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Exodus 6:1-9
I am Yahweh—“the Lord.” . . . [I am] El-Shaddai—“God Almighty” (Exodus 6:2-3).

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Read Genesis 17:1, 28:3, 35:11, 43:14, 48:3 to see how God reveals Himself as “El-Shaddai.” What do these passages teach you about God?

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The Jews didn’t believe God was El-Shaddai because “they had become too discouraged by their slavery” (Exodus 6:9). How does life’s pain cause us to doubt God’s power and goodness? How should we respond to God?

El Shaddai, a worship song written by Michael Card and John Thompson, features many Hebrew words in its lyrics. It won “Song of the Year” and Michael Card won “Songwriter of the Year” at the 1983 Gospel Music Association Dove Awards. The title of the song came from Genesis 17:1 and Exodus 6:3.

Refusing to free the Jews, the Pharaoh of Egypt challenged, “Who is the Lord?” (Exodus 5:1-2). God responded, revealed, and reaffirmed His covenant identity: “I am Yahweh—‘the Lord.’ I appeared to Abraham, to Isaac, and to Jacob as El-Shaddai—‘God Almighty’ ” (Exodus 6:2-3).

The four affirmations of God’s proper name, “YHWH”—transliterated “Yahweh” and rendered as “I am the Lord” (Exodus 6:2,6,7-8)—underscore His absolute sovereignty and authority. The seven “I will” statements affirm His faithful resolve to carry out His redemption plan: “I will free you . . . and will rescue you from your slavery. . . . I will redeem you . . . . I will claim you as My own people, and I will be your God. . . . I will bring you into the land . . . . I will give it to you as your very own possession” (Exodus 6:6-8).

Revealing Himself as “El-Shaddai—‘God Almighty’ ” (Exodus 6:3), He wants us to know that He is the preexistent and self-existent, self-sufficient and all-sufficient, all-powerful and all-bountiful YHWH! He wants us to know Him as our Deliverer (Exodus 6:7).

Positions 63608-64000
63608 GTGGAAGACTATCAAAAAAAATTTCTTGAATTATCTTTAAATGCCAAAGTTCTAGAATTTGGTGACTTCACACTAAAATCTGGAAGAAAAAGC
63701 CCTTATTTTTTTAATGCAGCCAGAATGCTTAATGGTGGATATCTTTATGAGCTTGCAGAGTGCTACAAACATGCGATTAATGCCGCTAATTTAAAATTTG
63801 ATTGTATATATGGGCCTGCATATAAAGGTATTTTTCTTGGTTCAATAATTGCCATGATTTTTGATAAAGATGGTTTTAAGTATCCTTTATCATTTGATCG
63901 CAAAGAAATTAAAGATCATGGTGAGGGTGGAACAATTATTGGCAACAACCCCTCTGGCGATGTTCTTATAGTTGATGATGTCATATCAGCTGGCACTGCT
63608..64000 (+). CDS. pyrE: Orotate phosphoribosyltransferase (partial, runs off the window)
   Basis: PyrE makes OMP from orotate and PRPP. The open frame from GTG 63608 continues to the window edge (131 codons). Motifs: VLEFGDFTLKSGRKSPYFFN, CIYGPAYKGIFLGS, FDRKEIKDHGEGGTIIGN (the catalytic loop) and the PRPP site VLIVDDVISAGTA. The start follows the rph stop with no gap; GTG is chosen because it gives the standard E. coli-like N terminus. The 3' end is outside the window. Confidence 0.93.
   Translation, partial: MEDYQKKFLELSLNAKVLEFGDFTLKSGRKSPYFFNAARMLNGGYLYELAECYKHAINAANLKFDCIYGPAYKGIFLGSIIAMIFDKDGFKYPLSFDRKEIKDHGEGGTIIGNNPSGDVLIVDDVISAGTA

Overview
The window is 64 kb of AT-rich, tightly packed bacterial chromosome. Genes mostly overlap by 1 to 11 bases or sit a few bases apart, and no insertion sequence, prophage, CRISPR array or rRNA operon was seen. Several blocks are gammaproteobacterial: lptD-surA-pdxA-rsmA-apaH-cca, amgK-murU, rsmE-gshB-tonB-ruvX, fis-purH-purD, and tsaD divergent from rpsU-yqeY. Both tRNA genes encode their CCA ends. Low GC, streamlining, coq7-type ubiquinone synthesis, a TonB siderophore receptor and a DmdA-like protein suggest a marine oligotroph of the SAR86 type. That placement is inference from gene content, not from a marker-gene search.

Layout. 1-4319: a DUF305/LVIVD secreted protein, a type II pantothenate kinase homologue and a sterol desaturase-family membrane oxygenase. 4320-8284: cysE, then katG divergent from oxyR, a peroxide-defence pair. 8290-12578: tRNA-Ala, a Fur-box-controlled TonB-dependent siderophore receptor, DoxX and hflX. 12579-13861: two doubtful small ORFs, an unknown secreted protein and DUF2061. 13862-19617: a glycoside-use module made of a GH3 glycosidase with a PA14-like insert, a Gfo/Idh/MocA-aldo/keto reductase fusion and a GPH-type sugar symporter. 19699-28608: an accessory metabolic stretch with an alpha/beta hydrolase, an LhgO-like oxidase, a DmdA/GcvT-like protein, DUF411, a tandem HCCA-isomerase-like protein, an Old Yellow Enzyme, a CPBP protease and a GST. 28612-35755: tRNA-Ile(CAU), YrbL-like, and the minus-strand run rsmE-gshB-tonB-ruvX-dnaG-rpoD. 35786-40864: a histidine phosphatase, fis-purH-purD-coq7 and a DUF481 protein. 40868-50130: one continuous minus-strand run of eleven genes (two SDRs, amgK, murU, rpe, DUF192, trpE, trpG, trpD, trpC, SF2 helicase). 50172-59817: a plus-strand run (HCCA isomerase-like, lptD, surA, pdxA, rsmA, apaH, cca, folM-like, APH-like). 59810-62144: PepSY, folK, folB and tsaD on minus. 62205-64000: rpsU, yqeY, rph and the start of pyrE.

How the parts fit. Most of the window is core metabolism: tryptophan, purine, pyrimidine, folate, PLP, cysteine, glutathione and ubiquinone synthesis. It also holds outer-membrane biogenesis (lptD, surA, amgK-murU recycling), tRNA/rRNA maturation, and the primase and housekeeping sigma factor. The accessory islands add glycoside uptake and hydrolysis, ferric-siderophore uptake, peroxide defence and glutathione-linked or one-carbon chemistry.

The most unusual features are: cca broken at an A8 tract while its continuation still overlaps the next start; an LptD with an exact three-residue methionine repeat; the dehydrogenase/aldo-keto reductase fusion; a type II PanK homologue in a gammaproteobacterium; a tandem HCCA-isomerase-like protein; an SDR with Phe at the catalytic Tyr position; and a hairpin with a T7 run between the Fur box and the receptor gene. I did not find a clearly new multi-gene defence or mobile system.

The chorus of El-Shaddai states: “ El-Shaddai, El-Shaddai (God Almighty), El-Elyon na Adonai (God Most High). Age to age You’re still the same, by the power of the name. El-Shaddai, El-Shaddai, erkamka na Adonai. I will praise You till I die. El-Shaddai.

Erkamka na Adonai (based on the Hebrew words of Psalm 18:1) is our rightful response: It means, “I love you, Lord.”

NLT 365-day reading plan passage for today: Exodus 4:1-17

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4 Responses to “El-Shaddai”

  1. Thanks for this reminder of the Who behind the classic song, KT. I love that last line.

  2. winn collier says:

    ‘I love you, Lord’ as our response – yes, yes.

  3. mike wittmer says:

    “Who is the Lord?” is the most important question we can ask. But unlike Pharaoh, we must ask it honestly, not in disdain, and be ready to move on it when we learn the answer.

  4. daisymarygoldr says:

    Good post, KT! A covenant is between two parties and requires commitment from both.

    God: “I am God Almighty”

    Our response: “I love you, Lord.”

    God: “Why do you call me ‘Lord, Lord,’ and not do the things which I say?”

    Our response: “Lord, what do you want me to do?”

    God: “Serve me faithfully and live a blameless life.” Genesis 17:1

    God gave this command not only to Abraham. Moses repeated it to Israel; “But you must be blameless before the Lord your God.” (Deuteronomy 18:13)

    Lest we think this covenant requirement is only for rule-keeping folks of the OT, Peter reminds us to “make every effort to be found living peaceful lives that are pure and blameless in His sight.” (2 Peter 3:14). It does not suffice to simply sing “I love you”. If we love God, then let us obey His commandments.

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